The recent heat sent many of us reaching for the sunscreen. But now, some experts are warning this may not protect us against a potentially harmful sunray: infrared.
Conventional sunscreens are designed to block out ultraviolet light - UVA and UVB - the rays that damage and burn the skin. However, these products do not block out infrared rays. These rays, which were discovered in 1800, transmit heat, raise skin temperature and are responsible for the warmth you feel when sitting in the sun.
Infrared rays make up to half of the sun's energy (UVA and UVB combined make up between 5 per cent and 7 per cent) and one type in particular, infrared A, can penetrate the deepest layers of the skin - deeper than ultraviolet.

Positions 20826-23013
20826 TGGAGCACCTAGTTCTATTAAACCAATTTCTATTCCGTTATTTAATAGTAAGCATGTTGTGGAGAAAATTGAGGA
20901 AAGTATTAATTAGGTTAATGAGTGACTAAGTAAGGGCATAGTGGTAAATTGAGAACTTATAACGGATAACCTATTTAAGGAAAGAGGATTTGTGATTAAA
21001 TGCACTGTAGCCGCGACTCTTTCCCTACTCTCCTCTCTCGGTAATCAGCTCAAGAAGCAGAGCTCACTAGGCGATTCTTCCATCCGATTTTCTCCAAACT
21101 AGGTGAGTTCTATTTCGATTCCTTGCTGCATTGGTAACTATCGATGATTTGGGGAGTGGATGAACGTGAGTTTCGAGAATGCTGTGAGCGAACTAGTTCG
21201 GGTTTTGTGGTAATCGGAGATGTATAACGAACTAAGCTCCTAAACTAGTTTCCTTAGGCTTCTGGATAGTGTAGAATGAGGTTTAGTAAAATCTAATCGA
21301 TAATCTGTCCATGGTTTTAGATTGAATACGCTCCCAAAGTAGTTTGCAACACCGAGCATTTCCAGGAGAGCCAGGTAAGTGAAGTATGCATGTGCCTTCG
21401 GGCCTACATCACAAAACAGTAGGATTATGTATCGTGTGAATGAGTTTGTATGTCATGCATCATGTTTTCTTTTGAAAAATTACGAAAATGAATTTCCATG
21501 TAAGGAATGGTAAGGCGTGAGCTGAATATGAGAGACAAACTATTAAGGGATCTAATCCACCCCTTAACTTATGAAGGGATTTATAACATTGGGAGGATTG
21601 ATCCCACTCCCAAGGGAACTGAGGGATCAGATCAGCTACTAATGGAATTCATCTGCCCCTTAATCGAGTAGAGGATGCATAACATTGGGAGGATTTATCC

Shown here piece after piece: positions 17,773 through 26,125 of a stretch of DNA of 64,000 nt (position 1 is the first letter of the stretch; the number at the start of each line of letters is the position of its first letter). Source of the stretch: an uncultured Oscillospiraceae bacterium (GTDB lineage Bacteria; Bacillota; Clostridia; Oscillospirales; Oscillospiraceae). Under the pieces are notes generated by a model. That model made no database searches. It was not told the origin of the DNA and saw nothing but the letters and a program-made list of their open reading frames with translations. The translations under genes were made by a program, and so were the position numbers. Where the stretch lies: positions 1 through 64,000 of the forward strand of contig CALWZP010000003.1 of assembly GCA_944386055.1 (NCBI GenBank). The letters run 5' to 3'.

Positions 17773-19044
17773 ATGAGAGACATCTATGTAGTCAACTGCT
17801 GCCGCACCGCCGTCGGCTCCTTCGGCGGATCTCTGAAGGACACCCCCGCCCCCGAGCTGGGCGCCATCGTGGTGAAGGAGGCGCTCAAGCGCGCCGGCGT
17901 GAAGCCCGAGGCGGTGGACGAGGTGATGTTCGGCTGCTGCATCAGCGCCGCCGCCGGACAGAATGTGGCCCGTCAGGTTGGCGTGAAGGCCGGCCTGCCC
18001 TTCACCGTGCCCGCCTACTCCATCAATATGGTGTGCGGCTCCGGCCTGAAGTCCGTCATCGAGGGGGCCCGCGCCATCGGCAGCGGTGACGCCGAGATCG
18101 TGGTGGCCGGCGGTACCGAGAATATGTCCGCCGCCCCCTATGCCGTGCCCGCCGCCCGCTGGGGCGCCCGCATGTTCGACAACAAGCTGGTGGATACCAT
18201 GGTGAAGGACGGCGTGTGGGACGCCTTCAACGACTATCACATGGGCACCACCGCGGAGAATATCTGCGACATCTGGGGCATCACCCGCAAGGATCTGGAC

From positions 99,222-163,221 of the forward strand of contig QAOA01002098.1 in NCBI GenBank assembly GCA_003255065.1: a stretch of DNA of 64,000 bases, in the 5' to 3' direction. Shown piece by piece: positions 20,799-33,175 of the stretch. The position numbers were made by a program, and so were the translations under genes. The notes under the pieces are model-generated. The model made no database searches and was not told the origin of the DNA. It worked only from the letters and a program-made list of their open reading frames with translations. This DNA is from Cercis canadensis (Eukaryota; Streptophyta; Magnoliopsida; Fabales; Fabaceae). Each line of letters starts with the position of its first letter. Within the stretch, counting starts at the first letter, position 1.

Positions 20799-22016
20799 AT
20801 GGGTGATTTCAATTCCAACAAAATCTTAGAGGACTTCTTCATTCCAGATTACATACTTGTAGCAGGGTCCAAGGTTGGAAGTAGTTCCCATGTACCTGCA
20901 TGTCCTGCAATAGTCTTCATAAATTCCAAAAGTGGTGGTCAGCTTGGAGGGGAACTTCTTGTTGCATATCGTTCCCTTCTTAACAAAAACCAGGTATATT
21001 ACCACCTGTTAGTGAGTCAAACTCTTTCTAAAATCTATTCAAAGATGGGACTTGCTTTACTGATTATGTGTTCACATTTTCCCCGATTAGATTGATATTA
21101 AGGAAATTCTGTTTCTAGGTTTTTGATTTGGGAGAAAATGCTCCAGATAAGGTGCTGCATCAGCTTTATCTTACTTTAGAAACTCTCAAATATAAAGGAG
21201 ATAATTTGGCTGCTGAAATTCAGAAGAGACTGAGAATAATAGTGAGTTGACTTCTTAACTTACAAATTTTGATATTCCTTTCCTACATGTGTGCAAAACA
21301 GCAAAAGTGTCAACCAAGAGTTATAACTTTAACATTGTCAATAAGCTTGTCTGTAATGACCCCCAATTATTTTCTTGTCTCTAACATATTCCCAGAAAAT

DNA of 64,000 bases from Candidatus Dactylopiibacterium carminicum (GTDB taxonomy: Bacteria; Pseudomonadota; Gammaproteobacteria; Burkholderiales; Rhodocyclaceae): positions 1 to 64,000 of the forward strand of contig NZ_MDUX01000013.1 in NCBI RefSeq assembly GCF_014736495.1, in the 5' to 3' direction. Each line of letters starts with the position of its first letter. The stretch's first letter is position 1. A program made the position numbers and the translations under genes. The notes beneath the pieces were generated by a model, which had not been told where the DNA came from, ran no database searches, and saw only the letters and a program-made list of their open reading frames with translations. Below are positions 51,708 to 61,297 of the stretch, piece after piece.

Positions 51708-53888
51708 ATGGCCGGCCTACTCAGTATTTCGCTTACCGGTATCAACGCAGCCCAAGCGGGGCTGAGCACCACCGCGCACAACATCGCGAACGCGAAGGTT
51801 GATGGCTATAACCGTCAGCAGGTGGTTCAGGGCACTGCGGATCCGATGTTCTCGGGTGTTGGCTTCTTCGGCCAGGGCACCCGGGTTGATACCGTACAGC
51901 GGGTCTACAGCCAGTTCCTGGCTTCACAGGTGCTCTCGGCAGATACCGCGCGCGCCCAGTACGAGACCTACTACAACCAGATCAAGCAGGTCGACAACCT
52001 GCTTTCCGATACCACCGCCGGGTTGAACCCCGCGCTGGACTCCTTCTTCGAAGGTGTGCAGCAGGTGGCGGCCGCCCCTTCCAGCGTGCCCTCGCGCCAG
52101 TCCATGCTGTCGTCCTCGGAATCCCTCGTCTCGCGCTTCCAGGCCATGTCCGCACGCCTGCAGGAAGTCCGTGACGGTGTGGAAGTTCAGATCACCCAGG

Recent research in animals has suggested infrared A may play a role in skin cancer when combined with exposure to UVB. Infrared A may also contribute to ageing of the skin - scientists suggest it alters some of the biological processes involved in maintaining healthy skin cells, affecting the production of collagen, the protein that acts as scaffolding for the skin. This could ultimately result in wrinkles, sagging and ageing.